Advertising rule #1: Jesus saves not sells
I have been watching with a mixture of amusement and frustration, public and advertising industry reaction to the Red Bull "Jesus Ad " saga.
It's always the same thing - those who have little interest in religion tell Christians to get a life and not take things so seriously. Christians respond with a lot of huffing and puffing.
In the end, the ad is almost always withdrawn amid patronising apologies. (If you haven’t been following the story you can get it all with this link.)
At the same time, behind the scenes, the ad agency concerned is busy assuring its client that the advertising has done the trick by generating a huge amount of free publicity.
But, what is the real marketing value of these tactics?
In a word - none.
Let's start with the fact that in South Africa every year R5bn is wasted on bad marketing decisions or knee-jerk big ideas. A bit like developing a really great engine and then not bothering to put it in a car.
Add to that, research which shows that 20% of all advertising not only doesn’t work but actually damages the brand it is supposed to be promoting.
All of which tells us that there is a heck of a lot going on in the marketing and advertising world that is based on untested, unproven, unresearched ideas.
But, getting back to using religion in advertising. First of all Red Bull clearly decided to use a Christian symbol rather than say Jewish or Muslim because they, like everyone else on the planet, knows that if you use Muslim or Jewish symbols out of religious contest you are going to have the Jewish Board of Deputies and all manner of Muslim councils hammering you mercilessly. And in my opinion, quite rightly so. The marketing and ad industries don't seem to admonish stupidity in their ranks so it's always good to see someone doing the necessary.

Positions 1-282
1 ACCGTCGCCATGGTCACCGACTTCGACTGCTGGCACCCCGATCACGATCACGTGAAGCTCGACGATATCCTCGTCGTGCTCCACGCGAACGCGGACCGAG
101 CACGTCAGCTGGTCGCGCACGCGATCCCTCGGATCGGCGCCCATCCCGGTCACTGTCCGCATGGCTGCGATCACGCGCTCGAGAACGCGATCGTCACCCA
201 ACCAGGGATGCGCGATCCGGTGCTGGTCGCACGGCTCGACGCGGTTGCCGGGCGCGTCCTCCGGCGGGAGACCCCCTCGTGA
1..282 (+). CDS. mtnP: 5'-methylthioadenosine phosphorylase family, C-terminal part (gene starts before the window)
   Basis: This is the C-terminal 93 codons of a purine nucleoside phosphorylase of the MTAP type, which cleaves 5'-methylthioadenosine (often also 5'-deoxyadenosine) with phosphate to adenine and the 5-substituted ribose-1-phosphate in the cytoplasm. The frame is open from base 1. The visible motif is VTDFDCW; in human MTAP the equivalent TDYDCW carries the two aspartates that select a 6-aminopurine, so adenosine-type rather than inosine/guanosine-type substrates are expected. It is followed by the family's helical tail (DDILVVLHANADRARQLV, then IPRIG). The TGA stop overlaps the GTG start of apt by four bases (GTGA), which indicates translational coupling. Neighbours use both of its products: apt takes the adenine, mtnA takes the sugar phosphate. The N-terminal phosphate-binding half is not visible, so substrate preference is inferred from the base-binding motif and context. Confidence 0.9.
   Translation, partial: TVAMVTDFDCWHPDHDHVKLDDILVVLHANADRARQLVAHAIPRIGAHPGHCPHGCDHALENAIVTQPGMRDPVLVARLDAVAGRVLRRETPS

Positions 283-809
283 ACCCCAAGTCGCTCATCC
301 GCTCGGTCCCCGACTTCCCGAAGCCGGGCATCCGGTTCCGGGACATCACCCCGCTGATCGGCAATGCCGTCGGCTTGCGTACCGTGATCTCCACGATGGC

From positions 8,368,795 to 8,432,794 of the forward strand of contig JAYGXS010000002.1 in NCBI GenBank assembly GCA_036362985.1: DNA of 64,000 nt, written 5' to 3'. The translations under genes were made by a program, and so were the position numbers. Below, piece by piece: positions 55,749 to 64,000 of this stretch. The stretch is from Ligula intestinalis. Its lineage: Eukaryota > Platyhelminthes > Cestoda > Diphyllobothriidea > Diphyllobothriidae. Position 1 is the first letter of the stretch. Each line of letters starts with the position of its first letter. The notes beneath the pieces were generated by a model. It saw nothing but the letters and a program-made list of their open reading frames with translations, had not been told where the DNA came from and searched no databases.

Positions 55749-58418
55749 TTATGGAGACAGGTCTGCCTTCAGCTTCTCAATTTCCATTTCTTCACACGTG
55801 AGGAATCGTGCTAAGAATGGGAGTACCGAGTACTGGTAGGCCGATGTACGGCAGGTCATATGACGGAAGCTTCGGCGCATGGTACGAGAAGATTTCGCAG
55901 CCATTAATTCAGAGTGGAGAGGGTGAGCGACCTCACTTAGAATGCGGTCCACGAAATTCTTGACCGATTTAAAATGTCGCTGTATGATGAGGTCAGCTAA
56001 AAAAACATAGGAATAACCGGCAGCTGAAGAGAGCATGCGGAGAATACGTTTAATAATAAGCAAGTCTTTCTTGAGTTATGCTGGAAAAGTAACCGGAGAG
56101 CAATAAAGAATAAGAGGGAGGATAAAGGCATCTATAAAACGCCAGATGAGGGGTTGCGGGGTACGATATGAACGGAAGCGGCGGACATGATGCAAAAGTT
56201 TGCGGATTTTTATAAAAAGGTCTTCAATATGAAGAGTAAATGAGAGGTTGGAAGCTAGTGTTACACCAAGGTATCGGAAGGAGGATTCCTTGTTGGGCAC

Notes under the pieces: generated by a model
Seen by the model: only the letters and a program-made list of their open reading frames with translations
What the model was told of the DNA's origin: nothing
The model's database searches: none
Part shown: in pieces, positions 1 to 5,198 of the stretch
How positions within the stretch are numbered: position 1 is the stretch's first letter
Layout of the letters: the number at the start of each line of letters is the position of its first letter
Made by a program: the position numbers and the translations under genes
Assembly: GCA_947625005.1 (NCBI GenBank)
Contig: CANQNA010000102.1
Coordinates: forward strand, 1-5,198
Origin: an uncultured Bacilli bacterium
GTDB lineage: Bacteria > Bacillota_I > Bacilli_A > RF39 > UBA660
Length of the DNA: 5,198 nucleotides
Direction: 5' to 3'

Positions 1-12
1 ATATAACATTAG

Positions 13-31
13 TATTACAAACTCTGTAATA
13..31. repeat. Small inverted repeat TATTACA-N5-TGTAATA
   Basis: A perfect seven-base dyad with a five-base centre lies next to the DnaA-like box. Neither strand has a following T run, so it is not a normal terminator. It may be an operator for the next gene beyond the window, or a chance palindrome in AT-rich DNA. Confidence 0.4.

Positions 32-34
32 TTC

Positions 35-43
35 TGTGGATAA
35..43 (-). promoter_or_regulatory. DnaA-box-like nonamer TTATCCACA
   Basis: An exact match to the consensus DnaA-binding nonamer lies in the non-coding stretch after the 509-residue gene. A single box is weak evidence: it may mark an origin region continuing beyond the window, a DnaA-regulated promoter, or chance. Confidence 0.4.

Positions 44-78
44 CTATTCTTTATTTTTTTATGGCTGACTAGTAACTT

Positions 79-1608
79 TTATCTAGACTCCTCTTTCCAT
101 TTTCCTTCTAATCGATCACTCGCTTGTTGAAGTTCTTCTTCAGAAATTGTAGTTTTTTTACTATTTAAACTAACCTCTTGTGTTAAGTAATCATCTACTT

But, somehow the Christians are easy meat. Yes, they moan and complain but apart from the odd letter to newspaper editors from a Cardinal or Archbishop, there is no Christian equivalent of the Jewish and Muslim watchdog bodies.
Which tells us for a start that anyone who uses Jesus in their ads is actually a bit of a bully and something of a coward because they know they are on fairly safe ground.
An important point that is always forgotten with strategy behind the use of Jesus in an advertising campaign, it is not just Christians who are upset.
Ad agencies and their clients have to realise that there is a massive faith-based community in the world and while individual religious organisations might be at ideological loggerheads, one thing you can be absolutely sure of, when one is hurt all are hurt.
In this recent Red Bull saga, the Muslim community came out very strongly against what they saw as blasphemy in the ad.
Behind the scenes, most practicing Jews, Muslims, Hindus and any other religion you might wish to think of, will have joined with Christians in mostly silently condemning the Red Bull ad.
One is talking about millions of people.
So in a nutshell, while the ad might have gained a lot of free, added value, publicity for Red Bull, it was minimal compared to the negative publicity generated.
I do not believe for one minute that the sales of Red Bull will be influenced one way or the other with this campaign. Marketing is a long term process.
All that this campaign has achieved is to contribute to the R5bn that is wasted on bad marketing every year.
That's a lot of money down the drain. The same drain in which the Red Bull ad now quite rightly languishes.
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